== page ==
The great expansion of Paris which began under Napoleon continued unabated under the Bourbons and into the new period of the July Monarchy. The skyline of the city was gradually transformed with new apartment buildings (Nouvelles Athènes), shopping arcades, theaters, churches.  The Revolution of 1830 overthrew the last and most reactionary of the Bourbon monarchs, Charles X. Under the new constitutional king of the French (and not “of France”) Louis-Philippe d’Orléans and his “July Monarchy” (1830-48) we witness the first impacts of industrialization: railway stations, metal-framed buildings (Bibliothèque Sainte-Geneviève), the cutting-through of new wide streets, gas lighting and asphalt.  A renewed and politically-motivated cult of Napoleon led to the completion of the Arch of Triumph and the burial of the Emperor's remains at the Invalides.  The Neo-classical (Ingres) and Romantic schools (Delacroix) now compete for official favor in the Paris Salon with the new artists of the “Juste Milieu” (Delaroche, Chassériau, Couture). Just before the advent of Baron Haussmann, this is the period in which Paris hovers in between a nostalgic past and the modern era.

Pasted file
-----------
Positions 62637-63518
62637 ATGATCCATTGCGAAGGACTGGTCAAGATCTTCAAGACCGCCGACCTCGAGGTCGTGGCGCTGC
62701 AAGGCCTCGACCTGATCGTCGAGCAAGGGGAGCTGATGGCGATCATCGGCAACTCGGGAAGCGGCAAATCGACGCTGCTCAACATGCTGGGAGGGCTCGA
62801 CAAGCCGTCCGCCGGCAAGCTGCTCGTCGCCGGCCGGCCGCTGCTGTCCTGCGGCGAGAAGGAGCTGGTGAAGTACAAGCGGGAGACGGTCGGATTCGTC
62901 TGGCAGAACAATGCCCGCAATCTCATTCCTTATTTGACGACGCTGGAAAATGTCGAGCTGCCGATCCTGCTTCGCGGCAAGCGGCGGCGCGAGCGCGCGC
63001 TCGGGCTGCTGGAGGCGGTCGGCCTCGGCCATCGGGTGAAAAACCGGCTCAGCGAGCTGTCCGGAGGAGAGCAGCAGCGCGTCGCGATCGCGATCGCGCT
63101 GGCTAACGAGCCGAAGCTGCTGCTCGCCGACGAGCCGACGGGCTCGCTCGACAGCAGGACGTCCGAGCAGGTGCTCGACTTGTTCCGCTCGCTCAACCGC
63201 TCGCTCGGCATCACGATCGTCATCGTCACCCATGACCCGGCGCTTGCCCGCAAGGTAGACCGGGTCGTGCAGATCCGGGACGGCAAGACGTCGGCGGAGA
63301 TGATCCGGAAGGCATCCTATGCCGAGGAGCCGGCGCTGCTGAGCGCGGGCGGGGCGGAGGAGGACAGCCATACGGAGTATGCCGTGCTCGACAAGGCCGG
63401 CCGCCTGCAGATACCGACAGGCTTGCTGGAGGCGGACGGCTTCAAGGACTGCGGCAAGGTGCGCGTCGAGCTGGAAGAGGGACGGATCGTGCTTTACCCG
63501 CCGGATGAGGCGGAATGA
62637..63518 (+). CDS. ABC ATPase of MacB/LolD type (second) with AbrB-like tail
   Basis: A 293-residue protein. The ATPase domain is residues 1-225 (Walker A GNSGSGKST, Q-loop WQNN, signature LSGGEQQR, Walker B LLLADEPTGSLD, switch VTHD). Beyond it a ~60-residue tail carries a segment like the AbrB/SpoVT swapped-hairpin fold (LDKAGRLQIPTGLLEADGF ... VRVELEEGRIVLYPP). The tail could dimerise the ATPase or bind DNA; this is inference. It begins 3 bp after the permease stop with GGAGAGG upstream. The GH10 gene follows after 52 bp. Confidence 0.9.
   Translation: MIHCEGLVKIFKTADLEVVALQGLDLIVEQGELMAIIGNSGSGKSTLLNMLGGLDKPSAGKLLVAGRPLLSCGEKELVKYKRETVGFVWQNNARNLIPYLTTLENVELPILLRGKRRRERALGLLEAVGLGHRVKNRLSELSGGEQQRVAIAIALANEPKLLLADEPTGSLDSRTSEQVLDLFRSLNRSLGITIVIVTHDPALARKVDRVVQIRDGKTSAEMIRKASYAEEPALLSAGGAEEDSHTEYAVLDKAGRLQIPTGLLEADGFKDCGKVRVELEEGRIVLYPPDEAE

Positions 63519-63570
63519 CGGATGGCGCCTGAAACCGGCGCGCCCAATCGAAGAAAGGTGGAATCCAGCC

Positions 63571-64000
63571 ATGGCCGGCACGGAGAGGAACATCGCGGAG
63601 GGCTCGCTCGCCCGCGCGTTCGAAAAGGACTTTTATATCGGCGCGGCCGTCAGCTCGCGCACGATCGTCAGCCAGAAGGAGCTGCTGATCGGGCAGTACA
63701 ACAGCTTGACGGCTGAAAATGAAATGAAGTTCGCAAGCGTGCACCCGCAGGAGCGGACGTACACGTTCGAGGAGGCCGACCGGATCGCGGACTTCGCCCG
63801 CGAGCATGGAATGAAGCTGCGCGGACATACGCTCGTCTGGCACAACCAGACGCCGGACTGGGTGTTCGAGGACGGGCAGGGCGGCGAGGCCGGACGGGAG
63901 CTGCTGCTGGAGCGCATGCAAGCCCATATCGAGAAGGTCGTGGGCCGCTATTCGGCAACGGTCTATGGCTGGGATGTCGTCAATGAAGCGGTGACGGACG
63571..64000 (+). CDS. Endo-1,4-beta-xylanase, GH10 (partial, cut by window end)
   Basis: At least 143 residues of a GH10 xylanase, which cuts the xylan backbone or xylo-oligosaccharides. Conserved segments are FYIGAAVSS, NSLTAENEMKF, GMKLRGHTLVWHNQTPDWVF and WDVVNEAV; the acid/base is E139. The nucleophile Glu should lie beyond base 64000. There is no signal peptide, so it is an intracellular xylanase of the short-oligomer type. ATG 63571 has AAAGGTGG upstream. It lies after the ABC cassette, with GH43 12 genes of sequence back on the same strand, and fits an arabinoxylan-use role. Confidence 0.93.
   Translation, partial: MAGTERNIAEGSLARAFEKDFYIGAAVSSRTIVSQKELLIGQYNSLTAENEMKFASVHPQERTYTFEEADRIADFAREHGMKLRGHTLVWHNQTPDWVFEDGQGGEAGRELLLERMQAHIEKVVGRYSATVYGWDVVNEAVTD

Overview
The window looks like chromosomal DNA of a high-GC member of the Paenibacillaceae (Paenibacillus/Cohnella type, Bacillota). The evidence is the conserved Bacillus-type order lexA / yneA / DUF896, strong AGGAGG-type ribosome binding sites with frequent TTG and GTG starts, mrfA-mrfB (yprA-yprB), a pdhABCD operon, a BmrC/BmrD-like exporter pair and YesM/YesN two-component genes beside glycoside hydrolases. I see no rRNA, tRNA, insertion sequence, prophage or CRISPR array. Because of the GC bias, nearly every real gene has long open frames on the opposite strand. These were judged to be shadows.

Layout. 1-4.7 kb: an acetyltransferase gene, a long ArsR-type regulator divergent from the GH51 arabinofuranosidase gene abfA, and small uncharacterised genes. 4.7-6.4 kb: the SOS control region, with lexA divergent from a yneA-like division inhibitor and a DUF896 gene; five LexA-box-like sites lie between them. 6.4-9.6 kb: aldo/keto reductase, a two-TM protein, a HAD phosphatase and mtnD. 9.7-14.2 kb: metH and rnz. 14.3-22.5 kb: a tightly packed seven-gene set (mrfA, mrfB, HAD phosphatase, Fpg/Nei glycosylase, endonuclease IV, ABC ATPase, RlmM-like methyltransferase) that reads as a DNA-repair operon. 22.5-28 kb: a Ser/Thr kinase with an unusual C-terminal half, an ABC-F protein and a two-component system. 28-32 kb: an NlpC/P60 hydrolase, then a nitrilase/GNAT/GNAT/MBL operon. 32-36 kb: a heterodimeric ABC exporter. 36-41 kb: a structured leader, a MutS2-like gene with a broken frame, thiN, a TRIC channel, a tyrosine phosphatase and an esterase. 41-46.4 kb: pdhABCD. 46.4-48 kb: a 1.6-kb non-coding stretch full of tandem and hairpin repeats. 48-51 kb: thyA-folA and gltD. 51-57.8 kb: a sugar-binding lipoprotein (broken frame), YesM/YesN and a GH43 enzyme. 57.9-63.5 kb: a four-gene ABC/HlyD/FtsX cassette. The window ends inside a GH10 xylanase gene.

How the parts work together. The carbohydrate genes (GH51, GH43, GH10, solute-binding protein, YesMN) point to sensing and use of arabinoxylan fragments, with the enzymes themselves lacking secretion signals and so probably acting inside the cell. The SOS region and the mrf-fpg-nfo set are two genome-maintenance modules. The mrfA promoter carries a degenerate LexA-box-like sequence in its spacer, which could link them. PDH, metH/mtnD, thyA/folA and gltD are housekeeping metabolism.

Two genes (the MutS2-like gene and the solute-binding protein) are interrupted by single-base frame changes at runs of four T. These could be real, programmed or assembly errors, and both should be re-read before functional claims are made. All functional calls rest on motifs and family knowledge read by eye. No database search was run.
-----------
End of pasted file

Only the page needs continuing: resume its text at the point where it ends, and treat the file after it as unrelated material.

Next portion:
Coffee and tea served at the home session between 9:45 and 10:15 am.

Wednesday 2 May. 10:15 am – 11:45 noon – Slide lecture – Paris under King Louis-Philippe.

Wednesday 16 May. 11:15 am – 12:45 noon –Musée du Louvre: Art in the Romantic Era.

Wednesday 23 May. 10:30 am – 12:00 noon – City walk and museum visit: – Nouvelles Athènes! A walk through the 9th arrondissement, the literary and artistic center of Romantic Paris.

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Course Fee: 66€ for 3 sessions, or 27 € per session.

Museum fees are additional to course fees.

You can sign up for individual sessions or a series by sending an email to This e-mail address is being protected from spam bots, you need JavaScript enabled to view it

or by calling Chris Boïcos on +33 (0) 686 58 98 09 and by sending a check made out to “Chris Boïcos” to

Chris Boïcos, 14 boulevard Saint-Martin 75010 Paris.

Please register for classes in advance to ensure that group visits are not full.

_________________________________________________________________________________

 

Paris Art Studies at the home of Chris Boïcos

14, boulevard Saint-Martin. 6th floor (building code: 69168)

Métros: Strasbourg-Saint Denis,  or République exit 6: boulevard Saint-Martin (lines 8, 9 - fewer steps)

Paris Art Studies telephone: + 33 (0) 686 58 98 09

Email : This e-mail address is being protected from spam bots, you need JavaScript enabled to view it         Website: www.parisartstudies.com